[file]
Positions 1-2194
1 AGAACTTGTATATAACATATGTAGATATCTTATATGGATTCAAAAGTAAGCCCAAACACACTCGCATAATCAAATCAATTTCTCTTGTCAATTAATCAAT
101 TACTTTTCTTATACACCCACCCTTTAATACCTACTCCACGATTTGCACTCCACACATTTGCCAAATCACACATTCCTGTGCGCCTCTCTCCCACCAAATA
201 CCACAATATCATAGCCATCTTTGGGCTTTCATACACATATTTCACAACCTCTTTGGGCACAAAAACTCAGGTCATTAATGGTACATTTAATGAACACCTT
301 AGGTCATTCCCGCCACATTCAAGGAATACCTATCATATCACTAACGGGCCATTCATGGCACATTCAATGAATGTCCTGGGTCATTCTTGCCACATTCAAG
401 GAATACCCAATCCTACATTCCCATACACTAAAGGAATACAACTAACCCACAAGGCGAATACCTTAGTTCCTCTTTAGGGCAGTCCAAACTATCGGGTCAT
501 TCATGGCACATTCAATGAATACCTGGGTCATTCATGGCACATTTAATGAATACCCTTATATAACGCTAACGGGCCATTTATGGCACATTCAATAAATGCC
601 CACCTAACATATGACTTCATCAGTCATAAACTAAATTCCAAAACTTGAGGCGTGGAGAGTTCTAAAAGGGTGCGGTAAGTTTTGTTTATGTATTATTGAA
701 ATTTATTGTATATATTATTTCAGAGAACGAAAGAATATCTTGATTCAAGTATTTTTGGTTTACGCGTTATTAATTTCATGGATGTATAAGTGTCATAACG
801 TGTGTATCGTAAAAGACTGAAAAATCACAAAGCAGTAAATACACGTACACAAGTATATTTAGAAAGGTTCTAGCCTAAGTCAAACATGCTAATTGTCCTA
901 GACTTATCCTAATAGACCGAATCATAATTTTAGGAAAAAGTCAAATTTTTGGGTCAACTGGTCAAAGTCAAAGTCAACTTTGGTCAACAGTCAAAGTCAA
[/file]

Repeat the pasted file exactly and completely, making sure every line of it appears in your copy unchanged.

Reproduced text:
Positions 1-2194
1 AGAACTTGTATATAACATATGTAGATATCTTATATGGATTCAAAAGTAAGCCCAAACACACTCGCATAATCAAATCAATTTCTCTTGTCAATTAATCAAT
101 TACTTTTCTTATACACCCACCCTTTAATACCTACTCCACGATTTGCACTCCACACATTTGCCAAATCACACATTCCTGTGCGCCTCTCTCCCACCAAATA
201 CCACAATATCATAGCCATCTTTGGGCTTTCATACACATATTTCACAACCTCTTTGGGCACAAAAACTCAGGTCATTAATGGTACATTTAATGAACACCTT
301 AGGTCATTCCCGCCACATTCAAGGAATACCTATCATATCACTAACGGGCCATTCATGGCACATTCAATGAATGTCCTGGGTCATTCTTGCCACATTCAAG
401 GAATACCCAATCCTACATTCCCATACACTAAAGGAATACAACTAACCCACAAGGCGAATACCTTAGTTCCTCTTTAGGGCAGTCCAAACTATCGGGTCAT
501 TCATGGCACATTCAATGAATACCTGGGTCATTCATGGCACATTTAATGAATACCCTTATATAACGCTAACGGGCCATTTATGGCACATTCAATAAATGCC
601 CACCTAACATATGACTTCATCAGTCATAAACTAAATTCCAAAACTTGAGGCGTGGAGAGTTCTAAAAGGGTGCGGTAAGTTTTGTTTATGTATTATTGAA
701 ATTTATTGTATATATTATTTCAGAGAACGAAAGAATATCTTGATTCAAGTATTTTTGGTTTACGCGTTATTAATTTCATGGATGTATAAGTGTCATAACG
801 TGTGTATCGTAAAAGACTGAAAAATCACAAAGCAGTAAATACACGTACACAAGTATATTTAGAAAGGTTCTAGCCTAAGTCAAACATGCTAATTGTCCTA
901 GACTTATCCTAATAGACCGAATCATAATTTTAGGAAAAAGTCAAATTTTTGGGTCAACTGGTCAAAGTCAAAGTCAACTTTGGTCAACAGTCAAAGTCAA